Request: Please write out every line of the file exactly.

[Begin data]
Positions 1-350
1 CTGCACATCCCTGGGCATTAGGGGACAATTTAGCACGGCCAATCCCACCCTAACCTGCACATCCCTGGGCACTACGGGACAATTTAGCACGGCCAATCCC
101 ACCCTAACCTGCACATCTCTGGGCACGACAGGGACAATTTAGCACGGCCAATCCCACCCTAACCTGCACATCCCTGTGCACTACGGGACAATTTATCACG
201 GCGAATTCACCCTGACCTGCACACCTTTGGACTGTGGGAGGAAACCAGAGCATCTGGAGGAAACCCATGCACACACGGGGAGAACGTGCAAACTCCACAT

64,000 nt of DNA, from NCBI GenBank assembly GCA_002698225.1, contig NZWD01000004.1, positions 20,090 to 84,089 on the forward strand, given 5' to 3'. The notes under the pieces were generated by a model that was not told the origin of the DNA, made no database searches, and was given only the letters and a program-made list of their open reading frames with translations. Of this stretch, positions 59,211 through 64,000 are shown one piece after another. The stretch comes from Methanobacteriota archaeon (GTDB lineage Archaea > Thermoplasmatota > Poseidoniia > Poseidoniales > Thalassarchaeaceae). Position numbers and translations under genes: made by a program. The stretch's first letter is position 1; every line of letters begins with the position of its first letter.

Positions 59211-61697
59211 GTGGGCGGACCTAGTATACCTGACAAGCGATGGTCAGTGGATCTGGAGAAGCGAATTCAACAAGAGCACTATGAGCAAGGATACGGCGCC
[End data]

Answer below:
Positions 1-350
1 CTGCACATCCCTGGGCATTAGGGGACAATTTAGCACGGCCAATCCCACCCTAACCTGCACATCCCTGGGCACTACGGGACAATTTAGCACGGCCAATCCC
101 ACCCTAACCTGCACATCTCTGGGCACGACAGGGACAATTTAGCACGGCCAATCCCACCCTAACCTGCACATCCCTGTGCACTACGGGACAATTTATCACG
201 GCGAATTCACCCTGACCTGCACACCTTTGGACTGTGGGAGGAAACCAGAGCATCTGGAGGAAACCCATGCACACACGGGGAGAACGTGCAAACTCCACAT

64,000 nt of DNA, from NCBI GenBank assembly GCA_002698225.1, contig NZWD01000004.1, positions 20,090 to 84,089 on the forward strand, given 5' to 3'. The notes under the pieces were generated by a model that was not told the origin of the DNA, made no database searches, and was given only the letters and a program-made list of their open reading frames with translations. Of this stretch, positions 59,211 through 64,000 are shown one piece after another. The stretch comes from Methanobacteriota archaeon (GTDB lineage Archaea > Thermoplasmatota > Poseidoniia > Poseidoniales > Thalassarchaeaceae). Position numbers and translations under genes: made by a program. The stretch's first letter is position 1; every line of letters begins with the position of its first letter.

Positions 59211-61697
59211 GTGGGCGGACCTAGTATACCTGACAAGCGATGGTCAGTGGATCTGGAGAAGCGAATTCAACAAGAGCACTATGAGCAAGGATACGGCGCC